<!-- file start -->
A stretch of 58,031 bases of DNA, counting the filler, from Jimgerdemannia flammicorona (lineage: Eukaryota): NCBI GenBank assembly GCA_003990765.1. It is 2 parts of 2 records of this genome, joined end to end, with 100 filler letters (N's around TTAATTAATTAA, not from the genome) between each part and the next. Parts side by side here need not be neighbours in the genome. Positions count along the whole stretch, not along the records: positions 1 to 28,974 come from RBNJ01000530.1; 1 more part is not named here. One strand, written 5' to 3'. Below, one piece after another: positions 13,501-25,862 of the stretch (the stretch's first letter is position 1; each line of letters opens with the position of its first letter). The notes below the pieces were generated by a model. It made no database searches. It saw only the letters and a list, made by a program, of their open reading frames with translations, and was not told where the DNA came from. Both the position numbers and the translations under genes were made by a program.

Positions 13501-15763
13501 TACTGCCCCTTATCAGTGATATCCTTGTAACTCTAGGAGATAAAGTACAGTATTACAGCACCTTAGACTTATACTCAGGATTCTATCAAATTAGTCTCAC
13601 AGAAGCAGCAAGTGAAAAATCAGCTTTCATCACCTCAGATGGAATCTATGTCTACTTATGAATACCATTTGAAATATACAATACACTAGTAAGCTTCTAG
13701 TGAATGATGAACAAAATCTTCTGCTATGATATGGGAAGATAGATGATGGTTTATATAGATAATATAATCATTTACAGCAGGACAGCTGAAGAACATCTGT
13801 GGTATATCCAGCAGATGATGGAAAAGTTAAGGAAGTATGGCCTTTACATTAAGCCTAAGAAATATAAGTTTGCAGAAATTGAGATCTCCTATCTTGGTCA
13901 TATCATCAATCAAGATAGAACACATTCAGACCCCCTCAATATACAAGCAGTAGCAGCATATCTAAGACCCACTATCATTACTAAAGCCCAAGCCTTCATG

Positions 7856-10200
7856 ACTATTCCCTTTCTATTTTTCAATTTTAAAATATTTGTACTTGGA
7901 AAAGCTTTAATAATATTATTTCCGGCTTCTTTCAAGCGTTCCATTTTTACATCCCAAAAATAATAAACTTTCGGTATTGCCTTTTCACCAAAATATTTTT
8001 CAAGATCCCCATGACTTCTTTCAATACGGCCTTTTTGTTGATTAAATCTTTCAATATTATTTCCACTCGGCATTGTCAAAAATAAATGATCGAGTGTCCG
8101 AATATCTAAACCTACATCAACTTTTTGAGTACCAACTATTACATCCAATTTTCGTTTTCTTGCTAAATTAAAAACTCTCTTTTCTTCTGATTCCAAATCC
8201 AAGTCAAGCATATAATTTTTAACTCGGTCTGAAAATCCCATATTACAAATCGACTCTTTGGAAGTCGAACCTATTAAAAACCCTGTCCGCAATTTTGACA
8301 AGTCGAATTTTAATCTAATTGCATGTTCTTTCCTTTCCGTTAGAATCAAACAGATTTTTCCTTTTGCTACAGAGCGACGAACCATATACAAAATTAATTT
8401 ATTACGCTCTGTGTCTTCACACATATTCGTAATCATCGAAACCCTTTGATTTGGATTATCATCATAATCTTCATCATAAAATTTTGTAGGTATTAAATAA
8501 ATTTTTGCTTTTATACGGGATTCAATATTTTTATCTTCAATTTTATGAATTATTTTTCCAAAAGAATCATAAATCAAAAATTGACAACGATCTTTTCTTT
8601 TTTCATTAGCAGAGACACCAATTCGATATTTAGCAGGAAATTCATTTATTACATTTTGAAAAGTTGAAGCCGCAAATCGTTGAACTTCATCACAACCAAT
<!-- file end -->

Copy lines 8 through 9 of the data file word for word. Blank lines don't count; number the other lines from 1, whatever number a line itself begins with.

Positions 7856-10200
7856 ACTATTCCCTTTCTATTTTTCAATTTTAAAATATTTGTACTTGGA